9. J. Leibovitch, La sphinge (1947) (= Bulletin de l'lnstitut d 'Egypte 25 (1943), pp. 24567; 28 (1947), pp. 147-83; Selim Hassan, op. cit., pp. 183-91; W. Helck, Mitteilungen des Instituts fur Orientforschung 3 (1955), pp. 1-10. Hayes, loc. cit.
10. The Journal of Egyptian Archaeology 27 (1941), p. 129, n. 1.
11. H. R. Hall, Proceedings of the Society for Biblical Archaeology 35 (1913), pp. 63-5, Pl. V; Bilabel, Geschichte Vorderasiensund Aegyptens(1927), p. 51, n. 2; E. Meyer, Ceschichte des Altertums, 2. Aufl.,II (1928), p. 323, n. 1; Cyril Aldred, The Journal of Egyptian Archaeology 43 (1957), p. 31.
12. For reasons comparable to those suggested by Capart in Chronique d'Egypte 16 (1941), p. 42.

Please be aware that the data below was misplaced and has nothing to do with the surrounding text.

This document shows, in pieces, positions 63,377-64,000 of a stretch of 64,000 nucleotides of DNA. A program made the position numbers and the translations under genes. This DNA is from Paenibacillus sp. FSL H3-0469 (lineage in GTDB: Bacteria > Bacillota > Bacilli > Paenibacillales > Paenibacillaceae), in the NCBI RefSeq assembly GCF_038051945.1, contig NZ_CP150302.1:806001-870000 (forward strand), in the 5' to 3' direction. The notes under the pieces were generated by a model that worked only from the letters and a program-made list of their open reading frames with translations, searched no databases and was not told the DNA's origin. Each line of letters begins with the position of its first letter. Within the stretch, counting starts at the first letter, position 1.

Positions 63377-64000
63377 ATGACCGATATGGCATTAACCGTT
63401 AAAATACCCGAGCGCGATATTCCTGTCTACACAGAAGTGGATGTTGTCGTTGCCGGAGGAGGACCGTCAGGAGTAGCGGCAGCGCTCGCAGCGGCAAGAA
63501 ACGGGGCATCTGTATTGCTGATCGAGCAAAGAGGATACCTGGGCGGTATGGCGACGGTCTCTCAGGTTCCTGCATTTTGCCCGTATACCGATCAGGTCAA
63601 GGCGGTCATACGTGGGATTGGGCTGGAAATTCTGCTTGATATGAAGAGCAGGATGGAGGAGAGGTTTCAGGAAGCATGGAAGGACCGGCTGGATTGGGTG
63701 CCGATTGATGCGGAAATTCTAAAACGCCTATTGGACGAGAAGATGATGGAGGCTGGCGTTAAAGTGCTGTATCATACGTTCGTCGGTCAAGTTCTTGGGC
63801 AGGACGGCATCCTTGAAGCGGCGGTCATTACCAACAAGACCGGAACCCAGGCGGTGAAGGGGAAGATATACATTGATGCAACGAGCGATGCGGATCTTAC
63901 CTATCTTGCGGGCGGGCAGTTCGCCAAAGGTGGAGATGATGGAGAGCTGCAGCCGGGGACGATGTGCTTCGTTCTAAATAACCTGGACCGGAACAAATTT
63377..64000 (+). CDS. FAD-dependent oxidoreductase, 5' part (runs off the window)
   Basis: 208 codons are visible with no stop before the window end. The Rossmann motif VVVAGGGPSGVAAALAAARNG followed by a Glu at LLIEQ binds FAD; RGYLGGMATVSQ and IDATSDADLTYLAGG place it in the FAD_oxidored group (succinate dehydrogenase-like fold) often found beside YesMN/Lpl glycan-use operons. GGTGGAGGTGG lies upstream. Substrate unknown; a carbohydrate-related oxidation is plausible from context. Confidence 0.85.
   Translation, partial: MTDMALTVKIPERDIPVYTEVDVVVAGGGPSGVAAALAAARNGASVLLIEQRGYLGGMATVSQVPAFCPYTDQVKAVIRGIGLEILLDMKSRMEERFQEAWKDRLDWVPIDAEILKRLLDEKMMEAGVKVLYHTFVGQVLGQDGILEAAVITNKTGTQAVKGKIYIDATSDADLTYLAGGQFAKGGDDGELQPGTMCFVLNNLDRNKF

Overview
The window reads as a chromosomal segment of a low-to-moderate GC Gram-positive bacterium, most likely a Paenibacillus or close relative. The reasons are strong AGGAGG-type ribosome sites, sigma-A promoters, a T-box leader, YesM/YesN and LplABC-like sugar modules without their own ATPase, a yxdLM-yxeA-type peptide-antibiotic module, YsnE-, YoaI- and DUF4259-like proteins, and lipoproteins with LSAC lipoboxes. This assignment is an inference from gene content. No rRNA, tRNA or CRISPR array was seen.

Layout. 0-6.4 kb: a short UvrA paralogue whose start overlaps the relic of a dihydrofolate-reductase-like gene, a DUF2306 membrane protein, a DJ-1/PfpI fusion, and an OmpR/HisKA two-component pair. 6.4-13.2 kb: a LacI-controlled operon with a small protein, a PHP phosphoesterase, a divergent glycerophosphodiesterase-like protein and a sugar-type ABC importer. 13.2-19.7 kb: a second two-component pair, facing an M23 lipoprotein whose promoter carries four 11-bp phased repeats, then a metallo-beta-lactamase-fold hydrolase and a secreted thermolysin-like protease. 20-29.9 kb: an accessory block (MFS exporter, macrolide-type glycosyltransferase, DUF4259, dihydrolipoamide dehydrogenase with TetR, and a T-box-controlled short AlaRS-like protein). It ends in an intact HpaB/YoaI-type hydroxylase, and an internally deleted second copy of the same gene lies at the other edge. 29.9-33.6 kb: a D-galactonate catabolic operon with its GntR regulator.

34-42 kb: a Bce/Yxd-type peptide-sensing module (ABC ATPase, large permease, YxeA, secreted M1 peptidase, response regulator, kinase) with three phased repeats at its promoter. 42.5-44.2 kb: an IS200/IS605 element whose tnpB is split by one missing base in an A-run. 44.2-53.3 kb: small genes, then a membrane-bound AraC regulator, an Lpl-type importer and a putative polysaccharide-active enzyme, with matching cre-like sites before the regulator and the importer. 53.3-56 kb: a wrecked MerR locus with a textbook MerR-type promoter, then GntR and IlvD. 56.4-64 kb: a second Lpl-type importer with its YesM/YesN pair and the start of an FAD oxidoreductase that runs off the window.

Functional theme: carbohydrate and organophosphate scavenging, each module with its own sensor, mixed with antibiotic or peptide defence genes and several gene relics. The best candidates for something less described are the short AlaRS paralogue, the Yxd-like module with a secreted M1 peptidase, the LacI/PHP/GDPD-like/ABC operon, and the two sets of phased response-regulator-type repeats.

13. Chronique d 'Egypte 19 (1944), pp. 194-206.
14. Selim Hassan, op. cit., pp. 96-8.
15. Discussed at length by Alexander Pridik, Wer war Mutemwija? ( 1932) (Acta et Commentationes Universitatis Tartuensis (Dorpatensis), B (Humaniora) XXVI, 2).
16. The scene in Tomb 64, published by Percy E. Newberry in Journal of Egyptian Archaeology 14 (1928), Pl. 12, pp. 82-5, and insufficiently known to Pridik, seems to prove that he grew up as a royal prince.
17. H. E. Winlock, The Rise and Fall of the Middle Kingdom in Thebes (New York, 1947), p. 63.
18. N. de G. Davies, The Tombs of Menkheperrasonb . . ., 1933, pl. 41 & 43, with pp. 38-9; see Aldred, Journal of Egyptian Archaeology 43 (1957), p. 38, n. 6.
19. No. 43; Hieroglyphic Texts, VII (1925), Pl. 6; Urk. IV, 1772.
20. Alan H. Gardiner, "Adoption Extraordinary", Journal of Egyptian Archaeology 26 (1940), pp. 23-9.
21. Wild, Mitteilungen des deutschen Instituts fur agyptische Altertumskunde in Kairo 16 (1958), pp. 406-13.
22. Denzel in Meng, Das aerztliche Volksbuch, 3 Aufl. (1929), II Bd., p. 478.